The Truth About Bob Dylan's Whiskey

Fans of musicians and spirits and wine alike have undoubtedly noticed the uptick in celebrity endorsements over recent years. One of the most recent collaborations was Lady Gaga's campaign with Dom Pérignon. However, some celebrities take the leap into actually producing their own spirit or wine. Bob Dylan did just that in 2018 when he created Heaven's Door Spirits (via Forbes). He teamed up with Marc Bushala, who was formerly of Angel's Envy Bourbon, which has since become wildly popular (via The Spruce Eats).

Dylan is the only other Nobel Prize winner, apart from Winston Churchill, to represent a drink, according to Forbes. The outlet reports that Churchill has a Pol Roger Champagne named after him. Dylan's whiskey wasn't created by him per se, but he and his team do add a few personalized touches to the bourbon they buy and package. It's also worth noting that the bottles are designed to incorporate some of Dylan's own ironwork sculptures that he has forged with all kinds of found items, reports Forbes.

The notes to look for in Bob Dylan's whiskey

Currently, there are three main versions of the liquor under his label (via Forbes). They include a Tennessee Straight Bourbon aged for seven years, a Double Barrel Whiskey, and a Straight Rye Whiskey. There's also a 10-year-old version of the original Tennessee Straight Bourbon as well.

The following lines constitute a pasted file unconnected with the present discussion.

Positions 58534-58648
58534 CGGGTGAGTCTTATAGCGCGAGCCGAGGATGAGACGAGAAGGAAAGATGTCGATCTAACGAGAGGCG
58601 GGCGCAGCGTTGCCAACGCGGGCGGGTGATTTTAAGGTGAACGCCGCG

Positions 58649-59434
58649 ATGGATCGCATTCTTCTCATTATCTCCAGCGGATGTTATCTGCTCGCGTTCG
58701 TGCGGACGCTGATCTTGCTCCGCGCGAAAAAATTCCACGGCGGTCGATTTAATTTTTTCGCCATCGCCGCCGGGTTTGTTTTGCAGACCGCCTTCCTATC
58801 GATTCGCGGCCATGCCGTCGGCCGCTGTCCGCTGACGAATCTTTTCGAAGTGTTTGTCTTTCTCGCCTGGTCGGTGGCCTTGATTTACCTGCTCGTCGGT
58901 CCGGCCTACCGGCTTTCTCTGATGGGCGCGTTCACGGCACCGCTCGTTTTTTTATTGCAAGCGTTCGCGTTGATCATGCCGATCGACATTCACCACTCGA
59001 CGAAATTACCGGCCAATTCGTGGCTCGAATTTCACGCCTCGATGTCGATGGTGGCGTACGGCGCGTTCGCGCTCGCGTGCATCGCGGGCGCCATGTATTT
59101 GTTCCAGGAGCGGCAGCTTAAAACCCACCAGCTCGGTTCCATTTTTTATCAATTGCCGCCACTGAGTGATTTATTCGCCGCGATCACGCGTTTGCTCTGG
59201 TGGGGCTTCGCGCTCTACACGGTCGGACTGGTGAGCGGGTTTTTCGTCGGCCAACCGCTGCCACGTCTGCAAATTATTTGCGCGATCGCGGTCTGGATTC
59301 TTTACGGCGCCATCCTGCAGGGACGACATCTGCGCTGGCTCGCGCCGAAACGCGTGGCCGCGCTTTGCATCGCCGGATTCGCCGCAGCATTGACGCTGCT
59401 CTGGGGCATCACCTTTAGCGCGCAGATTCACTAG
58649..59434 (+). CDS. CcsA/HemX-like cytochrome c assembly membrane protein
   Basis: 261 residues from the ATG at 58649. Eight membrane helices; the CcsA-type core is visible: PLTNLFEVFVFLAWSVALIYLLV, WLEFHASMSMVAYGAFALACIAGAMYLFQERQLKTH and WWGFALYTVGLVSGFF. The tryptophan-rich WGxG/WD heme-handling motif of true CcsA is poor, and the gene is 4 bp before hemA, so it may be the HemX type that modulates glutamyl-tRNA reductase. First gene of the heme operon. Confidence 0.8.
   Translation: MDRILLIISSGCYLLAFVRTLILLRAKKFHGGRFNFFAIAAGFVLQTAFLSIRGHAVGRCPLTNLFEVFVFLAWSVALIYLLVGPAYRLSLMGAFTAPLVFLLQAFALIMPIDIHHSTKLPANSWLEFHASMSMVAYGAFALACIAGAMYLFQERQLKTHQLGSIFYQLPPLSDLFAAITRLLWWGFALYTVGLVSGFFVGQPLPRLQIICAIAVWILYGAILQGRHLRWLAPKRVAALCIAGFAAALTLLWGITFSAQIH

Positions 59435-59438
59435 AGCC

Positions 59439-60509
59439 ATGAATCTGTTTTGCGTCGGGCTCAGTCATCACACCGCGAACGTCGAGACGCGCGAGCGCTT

According to The New York Times, the seven-year Tennessee Straight Bourbon is a straight-forward bourbon with many of the notes you've come to expect from oak-aged whiskey. In fact, the young bourbon showcases those classic notes (which NYT says are vanilla, caramel, and charred wood) better than you might expect with so little time in the barrel. Perhaps the angels have blessed Heaven's Door Spirits rather than take their share as it ages.

The Double Barrel Whiskey appears to be the opposite of the Tennessee bourbon. The New York Times describes it as "medicinal," which means it is far more biting than the nose lets on. Unless using it for cocktails where it will be balanced out, you might be better off going with the Tennessee bourbon for the same price. 

Finally, the Straight Rye Whiskey has many of the deeper, spicier notes you would expect from a rye. The New York Times listed several tasting notes, some of which were "tobacco and a slap of leather" among the aromas. The taste is something of a sweet and spicy chocolate. So if you enjoy the extra spice of most ryes, this is likely a good pick for you.